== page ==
New laws could stop trans Americans from voting in election
Large numbers of transgender people might not be able to vote in November
Strict new voter ID laws may leave large numbers of transgender people unable to vote in the US general election this November.
A study published by the Williams Institute suggests transgender people will run into problems when presenting identification that no longer accurately reflects their gender, appearance or both.
It says that, as well as causing problems for transgender people when it comes to applying for employment and housing and interactions with police and government officials, not having the correct photo ID could prevent transgender people from voting.
The Williams Institute suggests that over 25,000 will come up against ‘substantial barriers’ and may not even be able to vote at all.
Nine states – Georgia, Indiana, Kansas, Mississippi, South Carolina, Pennsylvania, Tennessee, Texas, and Wisconsin – have adopted the stricter photo ID laws.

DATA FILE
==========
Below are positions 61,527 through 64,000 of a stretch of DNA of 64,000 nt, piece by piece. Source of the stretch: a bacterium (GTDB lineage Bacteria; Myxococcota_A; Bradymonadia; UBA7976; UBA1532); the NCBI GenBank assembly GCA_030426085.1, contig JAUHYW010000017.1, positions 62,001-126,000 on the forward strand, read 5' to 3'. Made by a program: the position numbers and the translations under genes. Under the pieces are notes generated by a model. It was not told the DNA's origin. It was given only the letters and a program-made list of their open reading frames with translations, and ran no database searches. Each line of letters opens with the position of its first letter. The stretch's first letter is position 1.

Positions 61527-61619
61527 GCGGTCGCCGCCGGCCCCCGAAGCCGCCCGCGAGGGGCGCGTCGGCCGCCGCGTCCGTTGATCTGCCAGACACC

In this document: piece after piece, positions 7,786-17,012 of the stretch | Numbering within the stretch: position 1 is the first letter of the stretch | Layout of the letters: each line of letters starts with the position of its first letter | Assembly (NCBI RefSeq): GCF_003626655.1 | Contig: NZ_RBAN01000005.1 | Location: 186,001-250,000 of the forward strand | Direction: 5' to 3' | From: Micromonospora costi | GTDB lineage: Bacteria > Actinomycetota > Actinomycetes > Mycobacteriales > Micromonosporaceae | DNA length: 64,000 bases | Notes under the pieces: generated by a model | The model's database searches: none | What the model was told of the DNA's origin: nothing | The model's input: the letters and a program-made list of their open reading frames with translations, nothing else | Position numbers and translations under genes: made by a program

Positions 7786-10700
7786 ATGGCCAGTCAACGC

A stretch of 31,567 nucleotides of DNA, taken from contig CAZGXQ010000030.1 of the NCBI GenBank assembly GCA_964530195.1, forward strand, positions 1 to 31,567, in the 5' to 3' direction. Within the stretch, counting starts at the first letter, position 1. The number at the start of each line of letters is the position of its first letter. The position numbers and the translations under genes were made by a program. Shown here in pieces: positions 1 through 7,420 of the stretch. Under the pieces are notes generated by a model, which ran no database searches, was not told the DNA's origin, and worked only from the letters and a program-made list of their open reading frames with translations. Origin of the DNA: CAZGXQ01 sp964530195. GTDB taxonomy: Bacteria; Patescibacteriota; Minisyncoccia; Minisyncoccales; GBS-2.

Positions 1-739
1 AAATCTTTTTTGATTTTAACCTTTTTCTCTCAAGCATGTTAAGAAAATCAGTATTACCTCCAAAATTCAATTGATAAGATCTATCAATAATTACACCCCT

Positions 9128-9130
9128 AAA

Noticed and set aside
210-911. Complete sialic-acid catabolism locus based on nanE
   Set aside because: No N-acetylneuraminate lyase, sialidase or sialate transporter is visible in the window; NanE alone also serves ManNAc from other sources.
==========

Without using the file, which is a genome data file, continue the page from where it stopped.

'Transgender people who have transitioned face unique hurdles when acquiring or updating identification that would fulfill voter ID requirements because they must comply with the requirements for updating the name and gender on their state-issued or federally-issued IDs and records,' wrote the study’s author, Dr Jody L Herman.
'Requirements for updating state-issued IDs vary widely by state and can be difficult and costly. Federal requirements also vary by agency.'
The report’s data, from the National Transgender Discrimination Survey, suggests that ‘40% of transgender citizens who have transitioned to live full-time don’t have an updated driver’s license’, with 74% having an outdated passport.
And 27% have no ID or documents that list their correct gender.
The report says that, on presenting ID that no longer accurately reflected their gender, 41% of respondents had been harassed, 15% had been asked to leave the venue where they’d used it and 3% had been assaulted or attacked.
It also suggests that transgender youth, people of color and those with low incomes or disabilities were more likely to have inaccurate identification.